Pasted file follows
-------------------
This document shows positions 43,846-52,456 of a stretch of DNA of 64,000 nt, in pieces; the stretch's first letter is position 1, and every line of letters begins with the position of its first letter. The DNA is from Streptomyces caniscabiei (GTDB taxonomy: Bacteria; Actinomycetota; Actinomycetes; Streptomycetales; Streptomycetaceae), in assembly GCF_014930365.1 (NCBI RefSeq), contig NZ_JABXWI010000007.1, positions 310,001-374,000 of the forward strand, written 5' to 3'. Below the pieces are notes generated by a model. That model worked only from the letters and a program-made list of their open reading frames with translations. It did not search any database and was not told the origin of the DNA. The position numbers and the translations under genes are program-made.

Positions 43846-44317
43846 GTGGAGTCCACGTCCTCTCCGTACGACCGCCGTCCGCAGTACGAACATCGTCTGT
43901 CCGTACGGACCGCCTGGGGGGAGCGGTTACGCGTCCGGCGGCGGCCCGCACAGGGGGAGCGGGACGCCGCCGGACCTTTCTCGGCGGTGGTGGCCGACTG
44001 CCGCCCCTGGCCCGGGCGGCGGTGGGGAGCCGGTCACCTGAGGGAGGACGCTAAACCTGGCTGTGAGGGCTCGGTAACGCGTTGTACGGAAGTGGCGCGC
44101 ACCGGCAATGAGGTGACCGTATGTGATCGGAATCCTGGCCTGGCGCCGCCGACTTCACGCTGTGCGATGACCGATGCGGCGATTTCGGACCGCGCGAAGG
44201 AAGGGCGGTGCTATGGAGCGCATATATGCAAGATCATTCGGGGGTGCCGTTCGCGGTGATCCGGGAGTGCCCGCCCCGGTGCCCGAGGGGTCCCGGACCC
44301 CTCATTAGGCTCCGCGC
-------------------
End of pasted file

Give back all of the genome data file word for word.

This document shows positions 43,846-52,456 of a stretch of DNA of 64,000 nt, in pieces; the stretch's first letter is position 1, and every line of letters begins with the position of its first letter. The DNA is from Streptomyces caniscabiei (GTDB taxonomy: Bacteria; Actinomycetota; Actinomycetes; Streptomycetales; Streptomycetaceae), in assembly GCF_014930365.1 (NCBI RefSeq), contig NZ_JABXWI010000007.1, positions 310,001-374,000 of the forward strand, written 5' to 3'. Below the pieces are notes generated by a model. That model worked only from the letters and a program-made list of their open reading frames with translations. It did not search any database and was not told the origin of the DNA. The position numbers and the translations under genes are program-made.

Positions 43846-44317
43846 GTGGAGTCCACGTCCTCTCCGTACGACCGCCGTCCGCAGTACGAACATCGTCTGT
43901 CCGTACGGACCGCCTGGGGGGAGCGGTTACGCGTCCGGCGGCGGCCCGCACAGGGGGAGCGGGACGCCGCCGGACCTTTCTCGGCGGTGGTGGCCGACTG
44001 CCGCCCCTGGCCCGGGCGGCGGTGGGGAGCCGGTCACCTGAGGGAGGACGCTAAACCTGGCTGTGAGGGCTCGGTAACGCGTTGTACGGAAGTGGCGCGC
44101 ACCGGCAATGAGGTGACCGTATGTGATCGGAATCCTGGCCTGGCGCCGCCGACTTCACGCTGTGCGATGACCGATGCGGCGATTTCGGACCGCGCGAAGG
44201 AAGGGCGGTGCTATGGAGCGCATATATGCAAGATCATTCGGGGGTGCCGTTCGCGGTGATCCGGGAGTGCCCGCCCCGGTGCCCGAGGGGTCCCGGACCC
44301 CTCATTAGGCTCCGCGC